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Making innovation work for good. T:@inspirechilli

Wednesday 24 April 2013

Telling a different story of change

This week I went to an evening at the Canadian Embassy in London to listen to Craig Kielburger talk about the work of Free the Children and their signature 'We Day' programme.

Kielburger’s life is all about inspiring stories. At the age of 12, he was moved by the death of another 12 year-old from Pakistan, who, forced into bonded labour in a carpet factory from the age of four, had become an international figurehead for the fight against child labour before being murdered. That story led Kielburger to form a group in his school who set up Save the Children, a charity aimed at mobilising young people to help other young people around the world.  Seeing the pictures of Karl and his school friends at 12, now as adults fronting the work of a highly respected international charity, is very moving. Kielburger uses that story to engage thousands of young people to raise funds and volunteer to change the world for their peers wherever there is a need. We Day is all about making the story plural, developing and celebrating a community of young people who want to use their energy as part of what Kielburger calls ‘a riot for good’. It’s stirring stuff.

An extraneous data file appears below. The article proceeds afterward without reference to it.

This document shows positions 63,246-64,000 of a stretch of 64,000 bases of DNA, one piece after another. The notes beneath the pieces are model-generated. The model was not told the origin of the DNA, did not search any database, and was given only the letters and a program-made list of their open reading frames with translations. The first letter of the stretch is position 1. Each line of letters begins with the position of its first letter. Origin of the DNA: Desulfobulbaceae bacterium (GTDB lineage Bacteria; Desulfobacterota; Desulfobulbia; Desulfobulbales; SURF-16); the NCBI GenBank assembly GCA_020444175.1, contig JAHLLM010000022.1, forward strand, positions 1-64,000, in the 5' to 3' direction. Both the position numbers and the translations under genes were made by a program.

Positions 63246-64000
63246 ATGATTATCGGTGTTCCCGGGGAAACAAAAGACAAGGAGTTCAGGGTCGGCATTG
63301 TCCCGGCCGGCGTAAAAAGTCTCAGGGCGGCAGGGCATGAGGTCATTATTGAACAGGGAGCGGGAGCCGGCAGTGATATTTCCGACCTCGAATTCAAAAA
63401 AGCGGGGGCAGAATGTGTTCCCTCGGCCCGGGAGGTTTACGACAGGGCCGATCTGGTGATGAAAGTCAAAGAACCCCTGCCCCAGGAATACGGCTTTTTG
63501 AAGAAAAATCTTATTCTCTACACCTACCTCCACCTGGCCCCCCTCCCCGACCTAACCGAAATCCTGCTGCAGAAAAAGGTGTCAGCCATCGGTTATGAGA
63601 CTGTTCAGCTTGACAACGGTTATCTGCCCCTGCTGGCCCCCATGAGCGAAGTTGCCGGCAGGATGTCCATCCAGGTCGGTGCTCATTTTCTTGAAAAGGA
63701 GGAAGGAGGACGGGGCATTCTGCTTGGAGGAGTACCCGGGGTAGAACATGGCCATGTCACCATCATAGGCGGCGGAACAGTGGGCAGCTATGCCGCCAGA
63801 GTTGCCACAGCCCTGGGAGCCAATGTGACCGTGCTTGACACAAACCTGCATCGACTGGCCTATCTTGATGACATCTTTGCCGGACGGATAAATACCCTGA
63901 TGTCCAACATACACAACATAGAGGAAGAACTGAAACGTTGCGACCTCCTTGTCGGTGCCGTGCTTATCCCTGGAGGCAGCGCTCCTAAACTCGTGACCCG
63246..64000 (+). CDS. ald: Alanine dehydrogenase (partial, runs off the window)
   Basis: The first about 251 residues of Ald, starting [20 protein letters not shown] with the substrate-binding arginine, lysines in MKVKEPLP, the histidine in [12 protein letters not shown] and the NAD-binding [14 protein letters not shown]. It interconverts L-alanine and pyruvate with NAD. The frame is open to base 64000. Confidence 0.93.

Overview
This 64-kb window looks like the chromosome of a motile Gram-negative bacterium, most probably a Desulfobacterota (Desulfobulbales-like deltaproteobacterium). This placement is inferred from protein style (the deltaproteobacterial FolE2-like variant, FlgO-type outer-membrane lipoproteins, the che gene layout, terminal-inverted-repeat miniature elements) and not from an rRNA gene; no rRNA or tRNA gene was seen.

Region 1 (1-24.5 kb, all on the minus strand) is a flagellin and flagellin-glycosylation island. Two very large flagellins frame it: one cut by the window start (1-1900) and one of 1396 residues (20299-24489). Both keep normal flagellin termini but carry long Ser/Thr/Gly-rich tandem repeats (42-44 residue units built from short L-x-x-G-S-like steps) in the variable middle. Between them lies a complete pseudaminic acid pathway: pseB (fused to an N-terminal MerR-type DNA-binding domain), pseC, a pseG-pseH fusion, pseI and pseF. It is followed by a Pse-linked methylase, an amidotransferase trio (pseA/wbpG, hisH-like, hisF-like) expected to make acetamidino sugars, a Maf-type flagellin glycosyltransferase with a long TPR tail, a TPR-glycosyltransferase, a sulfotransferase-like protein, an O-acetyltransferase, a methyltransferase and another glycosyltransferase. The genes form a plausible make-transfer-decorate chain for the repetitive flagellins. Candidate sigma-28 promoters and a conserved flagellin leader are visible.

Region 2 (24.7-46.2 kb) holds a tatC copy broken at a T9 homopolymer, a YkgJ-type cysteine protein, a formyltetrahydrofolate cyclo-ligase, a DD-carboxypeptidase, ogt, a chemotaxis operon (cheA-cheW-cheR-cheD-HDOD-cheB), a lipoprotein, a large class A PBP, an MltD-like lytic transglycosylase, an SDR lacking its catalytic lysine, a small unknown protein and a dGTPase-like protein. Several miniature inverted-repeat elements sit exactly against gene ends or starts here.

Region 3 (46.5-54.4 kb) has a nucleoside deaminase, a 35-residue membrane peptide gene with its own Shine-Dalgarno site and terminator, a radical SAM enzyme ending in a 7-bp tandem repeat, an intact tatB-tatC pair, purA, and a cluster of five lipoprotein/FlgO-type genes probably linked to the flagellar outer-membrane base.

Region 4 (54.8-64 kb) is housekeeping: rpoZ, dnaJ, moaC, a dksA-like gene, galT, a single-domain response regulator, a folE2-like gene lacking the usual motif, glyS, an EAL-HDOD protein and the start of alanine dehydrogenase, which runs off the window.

As someone who enjoys speaking on stage, I couldn’t help but shift my attention from being an audience member to someone watching how the story was being told. And there was something which fascinated me. In the speech, and in the marketing material pack, there was no detail whatsoever of the actual change that people were bringing about to ‘free the children’. There were more specifics about the impact on the young people being mobilised to be part of the change – how they were more likely to volunteer, vote, and be active citizens – than there was of the project impacts bringing the promise of change itself.  Free the Children are focusing on all the right things, offering charity in the form of school buildings, water and health projects that are part of a model promising alternative income and livelihood to break the need for charity. But the story they are telling is not about that. The emphasis is on the vision of change by children, and on the impact of the behaviour on children active in the change process.  The audience gives the charity the permission to tell that story, without the requirement to have to explain and show what the actual change everyone is really achieving for the other young people ‘receiving’ the charity.